The Quest for Quality
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  • Symposium/ITxpo 2006 Simon Mingay November 5-9, 2006 Palais des Festivals Cannes, France The Quest for Quality: An Emerging IT Imperative These materials can be reproduced only with Gartner's written approval. Such approvals must be requested via e-mail — vendor.relations@gartner.com. 5-9 November Cannes, France
  • Strategic Imperative: Of internal and external IT service providers, 75% do not understand the transformation occurring in the industry around defects, productivity and waste reduction. They must look at world-class performers today, and employ quality management techniques, principles and values if they are to compete. This presentation is a result of research conducted recently into the quality management practices of leading IT organizations (both internal and external service providers). We found a yawning chasm between the leading organizations and the vast bulk of IT organizations. Many (but by no means all) of the leading IT organizations in quality management are based in India. Indeed, there is a strong analogy between where the IT industry is today with respect to quality, and where the global manufacturing industry was in the 1980s. The Indian IT industry is now playing a similar role to that of Japan in those days, in that India is driving forward the best practices of world-class quality in IT. The quality capabilities of most IT organizations in the world today can be compared to that of the very average manufacturers of the 1970s and early 1980s. We know that, at that time (with the benefit of hindsight), manufacturing quality was (in general) both dreadful, unnecessary and unsustainable — and so it is today for quality standards in the average IT organization. The quality gap between the best and the worst in IT is inevitably large; but even more worrying, the gap between the best and the average is widening — rapidly! In this presentation, we look at where world class is today and the practices of the leading organizations, and we offer advice on how IT organizations can (and must) leverage some of these practices to substantially improve the effectiveness of their own organizations. If the wider enterprise is engaged in a holistic quality program, it makes life for IT much easier. But an absence of that does not preclude the IT organization making huge strides forward.
  • Improvements in quality standards have substantial strategic implications for internal and external IT service providers. In the next few years, the top-tier IT service providers will be distinguished by their quality capabilities (encompassing process and service management) — that is, their position in the top tier will be substantially due to their quality capabilities. They will be setting the industry standards for defect levels and productivity . By 2011, IT organizations will look and feel like poor performers unless they have successfully adopted quality programs based on approaches such as Six Sigma and lean across all their activities (for example, application development, application management, infrastructure and operations, planning, administration and resource management). They will lack the ability to keep up with industry norms for defect levels, productivity and speed. Internal shared-service organizations will be at particular risk in the face of increasing demands for them to be competitive. By 2016, many IT organisations (internal and external) that have not deployed quality techniques successfully will fail, be absorbed or be outsourced to those that have. Most of the defects and waste in IT processes are caused by silo-based suboptimization of processes, a silo-based culture (way of thinking and acting), and a lack of focus on or understanding of who the customer is or what the customer really needs. For the next three years, most IT organizations seem likely to continue to focus on the basic IT processes of application development, project management and service management, failing to extend that process focus to all of their activities and failing to change organisational values and behaviors. Strategic Planning Assumption: By 2009, 90 percent of top-tier internal and external service providers will be distinguished by their substantial process capabilities, as well as their quality and service improvement capabilities (0.8 probability).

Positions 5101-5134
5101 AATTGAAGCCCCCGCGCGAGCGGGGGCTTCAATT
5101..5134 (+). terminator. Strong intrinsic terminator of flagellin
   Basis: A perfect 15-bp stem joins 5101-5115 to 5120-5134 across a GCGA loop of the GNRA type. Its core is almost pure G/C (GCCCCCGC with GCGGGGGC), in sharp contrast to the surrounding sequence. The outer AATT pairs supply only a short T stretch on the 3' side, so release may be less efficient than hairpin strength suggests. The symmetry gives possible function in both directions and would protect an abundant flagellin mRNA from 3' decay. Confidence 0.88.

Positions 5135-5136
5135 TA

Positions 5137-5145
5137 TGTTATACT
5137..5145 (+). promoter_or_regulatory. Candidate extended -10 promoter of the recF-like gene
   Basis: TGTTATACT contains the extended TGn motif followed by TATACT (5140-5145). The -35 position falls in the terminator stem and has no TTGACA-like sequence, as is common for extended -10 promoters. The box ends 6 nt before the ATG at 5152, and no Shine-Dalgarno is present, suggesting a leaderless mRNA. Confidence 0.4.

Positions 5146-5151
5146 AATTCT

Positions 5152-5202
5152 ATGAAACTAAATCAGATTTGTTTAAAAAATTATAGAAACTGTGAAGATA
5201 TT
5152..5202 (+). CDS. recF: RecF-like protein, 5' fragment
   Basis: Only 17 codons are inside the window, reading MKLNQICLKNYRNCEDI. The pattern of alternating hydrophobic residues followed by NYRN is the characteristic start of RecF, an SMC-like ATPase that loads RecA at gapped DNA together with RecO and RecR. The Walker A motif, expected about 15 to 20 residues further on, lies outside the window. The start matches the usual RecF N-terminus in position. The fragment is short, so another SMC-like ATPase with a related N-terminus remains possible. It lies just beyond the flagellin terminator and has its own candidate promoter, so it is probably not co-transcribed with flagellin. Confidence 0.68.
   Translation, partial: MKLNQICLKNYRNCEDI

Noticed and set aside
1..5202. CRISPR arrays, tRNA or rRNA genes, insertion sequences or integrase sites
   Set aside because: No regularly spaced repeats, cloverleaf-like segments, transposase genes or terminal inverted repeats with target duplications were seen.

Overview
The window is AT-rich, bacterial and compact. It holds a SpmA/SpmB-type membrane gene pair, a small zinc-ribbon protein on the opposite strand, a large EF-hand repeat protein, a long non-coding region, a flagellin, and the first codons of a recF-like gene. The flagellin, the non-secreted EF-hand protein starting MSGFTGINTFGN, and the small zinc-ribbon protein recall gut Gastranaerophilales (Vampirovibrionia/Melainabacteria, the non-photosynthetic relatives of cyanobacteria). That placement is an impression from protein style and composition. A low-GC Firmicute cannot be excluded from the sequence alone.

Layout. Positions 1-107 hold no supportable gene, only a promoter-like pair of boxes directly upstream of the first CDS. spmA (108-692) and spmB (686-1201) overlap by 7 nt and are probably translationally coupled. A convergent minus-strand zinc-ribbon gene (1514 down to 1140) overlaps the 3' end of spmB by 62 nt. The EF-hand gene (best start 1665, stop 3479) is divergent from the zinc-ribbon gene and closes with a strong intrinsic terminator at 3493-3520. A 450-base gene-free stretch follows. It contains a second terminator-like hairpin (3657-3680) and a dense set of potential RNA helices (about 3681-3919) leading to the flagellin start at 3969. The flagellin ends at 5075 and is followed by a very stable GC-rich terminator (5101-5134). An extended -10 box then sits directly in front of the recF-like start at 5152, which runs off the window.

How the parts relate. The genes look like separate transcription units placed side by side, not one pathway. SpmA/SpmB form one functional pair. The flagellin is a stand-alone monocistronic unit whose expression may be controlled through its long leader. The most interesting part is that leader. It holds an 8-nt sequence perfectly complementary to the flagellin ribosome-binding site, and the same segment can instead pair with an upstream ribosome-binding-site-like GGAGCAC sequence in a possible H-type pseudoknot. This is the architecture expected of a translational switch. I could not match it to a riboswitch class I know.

• The presentation has four objectives: To convince you that quality — that is, operational effectiveness — is an imperative for you, not least because best practices are moving fast and will continue to do so for the next 10 years. You can't afford to be left behind. To help you understand that this is a big journey that will take many years. The speed with which the organization can move through that will depend on the quality of the leadership (the single most important factor — much more so than any framework or tool you might employ). But, despite it being a big journey, it is eminently doable. We look at two case studies of organizations that are doing it. To convince you that this is 95% about behavioral and cultural change and to give some guidance about doing that (beyond the essentials of good leadership). The presentation begins by looking at what "quality" means in IT today and establishes what best practice actually is. We establish why quality is an imperative for every IT organization. We then go on to look at what the building blocks are to a holistic approach to quality management. Finally, we look at some of the key best practices, critical success factors and a case study.